Companies can and do develop HR policies which specify rules for relationships at work. But there is a difference between requiring staff couples to behave in a professional manner whilst at work and banning relationships altogether.
This is bad HR practice and is only likely to make staff keep relationships secret. A policy this draconian may conflict with the Human Rights Act 1998, which ensures the right to a private life, even when at work.
An employer who doesn’t treat all relationships the same – for example, by taking a different attitude to heterosexual and same-sex relationships – will be guilty of unlawful discrimination. No service is needed for this kind of claim.
In some professions, a policy banning relationships is likely to be defensible when used to protect against relationships that are – or can be perceived as being – inappropriate and a betrayal of professional trust. Common examples include between college tutors and students, and between doctors and patients. You should seek individual legal advice from your union or other sources if you find yourself in this situation.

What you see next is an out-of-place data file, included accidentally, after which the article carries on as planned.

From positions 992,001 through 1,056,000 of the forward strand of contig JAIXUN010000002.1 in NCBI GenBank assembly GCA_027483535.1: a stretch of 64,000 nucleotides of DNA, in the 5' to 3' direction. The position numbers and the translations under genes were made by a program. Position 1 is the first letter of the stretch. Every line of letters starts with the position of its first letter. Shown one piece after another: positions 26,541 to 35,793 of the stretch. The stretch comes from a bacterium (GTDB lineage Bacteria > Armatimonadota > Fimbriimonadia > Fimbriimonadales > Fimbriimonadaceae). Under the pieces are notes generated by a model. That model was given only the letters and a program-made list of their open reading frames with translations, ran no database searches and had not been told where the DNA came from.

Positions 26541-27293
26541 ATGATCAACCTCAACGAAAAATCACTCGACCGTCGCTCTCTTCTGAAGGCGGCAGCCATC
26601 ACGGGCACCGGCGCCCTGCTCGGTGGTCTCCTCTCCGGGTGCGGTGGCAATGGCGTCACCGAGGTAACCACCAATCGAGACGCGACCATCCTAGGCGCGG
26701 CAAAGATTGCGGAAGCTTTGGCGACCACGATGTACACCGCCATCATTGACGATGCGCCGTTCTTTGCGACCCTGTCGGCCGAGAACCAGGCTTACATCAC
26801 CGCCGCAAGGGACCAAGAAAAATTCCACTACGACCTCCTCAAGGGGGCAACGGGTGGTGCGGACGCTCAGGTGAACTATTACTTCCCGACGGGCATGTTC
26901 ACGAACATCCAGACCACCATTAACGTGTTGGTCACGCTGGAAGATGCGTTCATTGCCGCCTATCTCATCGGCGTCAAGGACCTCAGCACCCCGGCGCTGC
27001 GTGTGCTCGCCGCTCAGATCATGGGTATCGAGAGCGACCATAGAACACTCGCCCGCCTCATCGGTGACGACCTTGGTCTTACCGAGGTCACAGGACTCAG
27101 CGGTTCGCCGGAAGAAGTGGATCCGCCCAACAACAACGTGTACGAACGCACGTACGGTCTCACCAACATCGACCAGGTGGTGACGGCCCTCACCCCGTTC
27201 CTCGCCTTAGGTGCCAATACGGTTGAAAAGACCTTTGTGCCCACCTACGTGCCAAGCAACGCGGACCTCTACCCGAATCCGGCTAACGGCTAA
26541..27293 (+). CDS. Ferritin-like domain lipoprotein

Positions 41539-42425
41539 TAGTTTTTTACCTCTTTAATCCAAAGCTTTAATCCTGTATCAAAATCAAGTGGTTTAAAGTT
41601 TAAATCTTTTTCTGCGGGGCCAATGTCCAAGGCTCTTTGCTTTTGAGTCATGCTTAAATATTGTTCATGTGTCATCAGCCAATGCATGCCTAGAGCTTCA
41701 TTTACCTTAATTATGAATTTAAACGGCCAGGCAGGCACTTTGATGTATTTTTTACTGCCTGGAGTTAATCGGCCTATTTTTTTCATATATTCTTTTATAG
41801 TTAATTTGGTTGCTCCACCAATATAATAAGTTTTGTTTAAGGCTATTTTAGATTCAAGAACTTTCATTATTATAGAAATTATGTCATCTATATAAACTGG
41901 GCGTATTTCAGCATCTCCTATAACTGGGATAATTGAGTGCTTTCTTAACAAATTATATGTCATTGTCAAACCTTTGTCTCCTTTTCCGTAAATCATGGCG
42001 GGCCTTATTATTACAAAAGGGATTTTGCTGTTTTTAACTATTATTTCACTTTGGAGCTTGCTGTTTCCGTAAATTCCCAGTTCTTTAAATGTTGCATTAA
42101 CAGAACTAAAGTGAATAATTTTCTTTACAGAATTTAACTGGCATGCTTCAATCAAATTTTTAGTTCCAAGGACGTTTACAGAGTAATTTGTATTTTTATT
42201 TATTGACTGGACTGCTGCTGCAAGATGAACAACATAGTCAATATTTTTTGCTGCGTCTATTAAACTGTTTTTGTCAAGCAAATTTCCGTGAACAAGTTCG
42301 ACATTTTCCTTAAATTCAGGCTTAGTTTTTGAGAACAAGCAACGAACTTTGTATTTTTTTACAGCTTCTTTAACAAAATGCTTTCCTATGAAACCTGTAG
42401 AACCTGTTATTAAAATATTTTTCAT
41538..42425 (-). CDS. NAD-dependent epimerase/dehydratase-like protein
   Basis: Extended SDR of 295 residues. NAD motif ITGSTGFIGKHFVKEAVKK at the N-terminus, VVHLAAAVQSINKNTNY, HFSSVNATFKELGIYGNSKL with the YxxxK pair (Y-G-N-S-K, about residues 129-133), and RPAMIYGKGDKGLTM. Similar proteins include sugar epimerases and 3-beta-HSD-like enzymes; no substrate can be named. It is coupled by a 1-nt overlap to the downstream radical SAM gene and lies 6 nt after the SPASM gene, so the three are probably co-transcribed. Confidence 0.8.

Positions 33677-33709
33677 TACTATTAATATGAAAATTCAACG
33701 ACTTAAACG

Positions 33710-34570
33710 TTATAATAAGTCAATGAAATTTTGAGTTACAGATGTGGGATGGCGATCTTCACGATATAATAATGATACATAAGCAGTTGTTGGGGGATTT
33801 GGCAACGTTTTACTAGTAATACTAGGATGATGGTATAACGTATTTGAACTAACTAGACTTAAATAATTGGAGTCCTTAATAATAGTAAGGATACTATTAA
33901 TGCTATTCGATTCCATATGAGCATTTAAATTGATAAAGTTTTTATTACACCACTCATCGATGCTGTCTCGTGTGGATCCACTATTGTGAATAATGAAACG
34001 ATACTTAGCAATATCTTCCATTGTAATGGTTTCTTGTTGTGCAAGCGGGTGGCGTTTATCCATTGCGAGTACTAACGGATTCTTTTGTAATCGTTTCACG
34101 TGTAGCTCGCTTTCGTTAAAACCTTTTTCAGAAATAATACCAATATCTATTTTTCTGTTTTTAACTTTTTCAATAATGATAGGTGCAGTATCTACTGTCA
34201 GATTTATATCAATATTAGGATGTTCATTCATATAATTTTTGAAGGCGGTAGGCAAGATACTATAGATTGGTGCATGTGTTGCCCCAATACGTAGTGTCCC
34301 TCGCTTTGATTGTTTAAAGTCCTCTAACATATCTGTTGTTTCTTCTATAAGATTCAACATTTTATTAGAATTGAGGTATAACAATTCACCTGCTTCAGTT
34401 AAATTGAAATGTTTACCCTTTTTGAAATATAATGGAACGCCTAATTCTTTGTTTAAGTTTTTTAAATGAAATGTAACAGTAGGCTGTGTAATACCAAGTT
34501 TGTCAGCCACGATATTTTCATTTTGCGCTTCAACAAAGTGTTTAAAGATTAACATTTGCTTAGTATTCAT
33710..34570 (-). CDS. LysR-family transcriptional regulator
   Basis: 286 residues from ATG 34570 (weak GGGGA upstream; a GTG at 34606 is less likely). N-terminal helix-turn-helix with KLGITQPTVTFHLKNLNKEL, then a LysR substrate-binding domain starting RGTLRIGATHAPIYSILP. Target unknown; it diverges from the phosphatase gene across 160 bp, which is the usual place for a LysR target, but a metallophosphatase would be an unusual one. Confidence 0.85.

Rather than a complete ban, some employers use policies such as requiring any office relationship to be disclosed, and then insisting that one of the parties moves to a different team or department, or report to a different manager.